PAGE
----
Monday 19th December 2016
As 2016 comes to an end, the shockwaves of Britain’s vote to leave the EU are still reverberating.
The country’s Supreme Court is debating how the government can even begin the process, amongst a backdrop of daily warnings and discussion about the economic future.
The role of young people was much debated at the time of the referendum.
Plans to allow 16 and 17 year olds a vote were halted, while there was a massive drive to increase the amount of 18-24 year olds going to the ballot box.
This seems to have worked a little bit. Double the amount of 18-24 year olds voted in the referendum than the general election of 2015.
About 6 out of 10 18-24 year olds went to polls in the June….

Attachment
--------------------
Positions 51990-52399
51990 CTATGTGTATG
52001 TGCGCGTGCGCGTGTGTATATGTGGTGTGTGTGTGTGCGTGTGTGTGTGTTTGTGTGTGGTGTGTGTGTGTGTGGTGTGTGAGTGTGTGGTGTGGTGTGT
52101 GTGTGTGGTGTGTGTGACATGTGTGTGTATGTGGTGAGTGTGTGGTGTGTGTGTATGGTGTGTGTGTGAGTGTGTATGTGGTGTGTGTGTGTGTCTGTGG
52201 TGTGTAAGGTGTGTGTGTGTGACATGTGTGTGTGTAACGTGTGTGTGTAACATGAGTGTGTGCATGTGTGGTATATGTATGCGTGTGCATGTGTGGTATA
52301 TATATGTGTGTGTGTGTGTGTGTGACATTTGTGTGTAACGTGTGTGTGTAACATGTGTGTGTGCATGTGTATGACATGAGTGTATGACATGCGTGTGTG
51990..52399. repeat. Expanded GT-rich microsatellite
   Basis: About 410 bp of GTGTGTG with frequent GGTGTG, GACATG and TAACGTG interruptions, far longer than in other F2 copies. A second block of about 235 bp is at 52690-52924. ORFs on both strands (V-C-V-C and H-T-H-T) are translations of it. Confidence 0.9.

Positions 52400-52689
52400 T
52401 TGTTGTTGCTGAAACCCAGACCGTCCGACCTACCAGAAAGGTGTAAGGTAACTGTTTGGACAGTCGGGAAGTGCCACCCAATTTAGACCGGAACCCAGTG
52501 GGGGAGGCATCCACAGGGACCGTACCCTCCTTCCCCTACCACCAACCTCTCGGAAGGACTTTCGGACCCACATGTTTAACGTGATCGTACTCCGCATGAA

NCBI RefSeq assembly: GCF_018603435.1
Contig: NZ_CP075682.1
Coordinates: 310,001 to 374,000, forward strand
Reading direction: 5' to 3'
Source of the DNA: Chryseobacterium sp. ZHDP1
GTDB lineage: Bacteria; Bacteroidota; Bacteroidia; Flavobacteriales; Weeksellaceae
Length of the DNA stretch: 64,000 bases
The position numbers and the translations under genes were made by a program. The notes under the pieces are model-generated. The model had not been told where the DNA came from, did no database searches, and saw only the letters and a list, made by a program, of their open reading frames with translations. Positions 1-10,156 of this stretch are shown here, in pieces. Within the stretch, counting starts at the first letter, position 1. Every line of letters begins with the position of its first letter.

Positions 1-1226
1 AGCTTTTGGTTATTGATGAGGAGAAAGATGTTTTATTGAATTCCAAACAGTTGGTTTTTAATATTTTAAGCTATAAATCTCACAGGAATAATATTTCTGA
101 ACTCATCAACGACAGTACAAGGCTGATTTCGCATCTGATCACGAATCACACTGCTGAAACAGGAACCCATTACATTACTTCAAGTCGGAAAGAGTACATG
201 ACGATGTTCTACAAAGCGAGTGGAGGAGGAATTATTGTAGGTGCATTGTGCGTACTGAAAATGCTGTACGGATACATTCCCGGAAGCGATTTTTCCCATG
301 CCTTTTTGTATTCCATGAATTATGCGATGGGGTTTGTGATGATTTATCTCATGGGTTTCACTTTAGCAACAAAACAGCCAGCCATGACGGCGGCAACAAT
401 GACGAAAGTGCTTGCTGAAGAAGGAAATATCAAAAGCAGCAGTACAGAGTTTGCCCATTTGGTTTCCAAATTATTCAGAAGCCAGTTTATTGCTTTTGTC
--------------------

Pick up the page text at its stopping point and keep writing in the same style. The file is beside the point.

…But many more over-65s voted too: over 90%.
It seems very unfair that at 90 year old has more of a say on the future of the UK than a 16/17 year old!
Allowing 16/17-year-olds a vote could have allowed up to 1.6million extra people to have their voice heard.
Now the vote is over and 16/17 year olds are no closer to getting a vote: are the views of young people being considered in the ongoing Brexit debate?
Trust in politicians is at an all time low. But how will that trust be improved if even the basic rights aren’t given to 16 and 17 year olds?
16 year olds can work full time, pay tax, get married, change name or join the army, so why not vote?
Instead of feeling dejected, I hope this situation leads many young people to become more determined to have their say.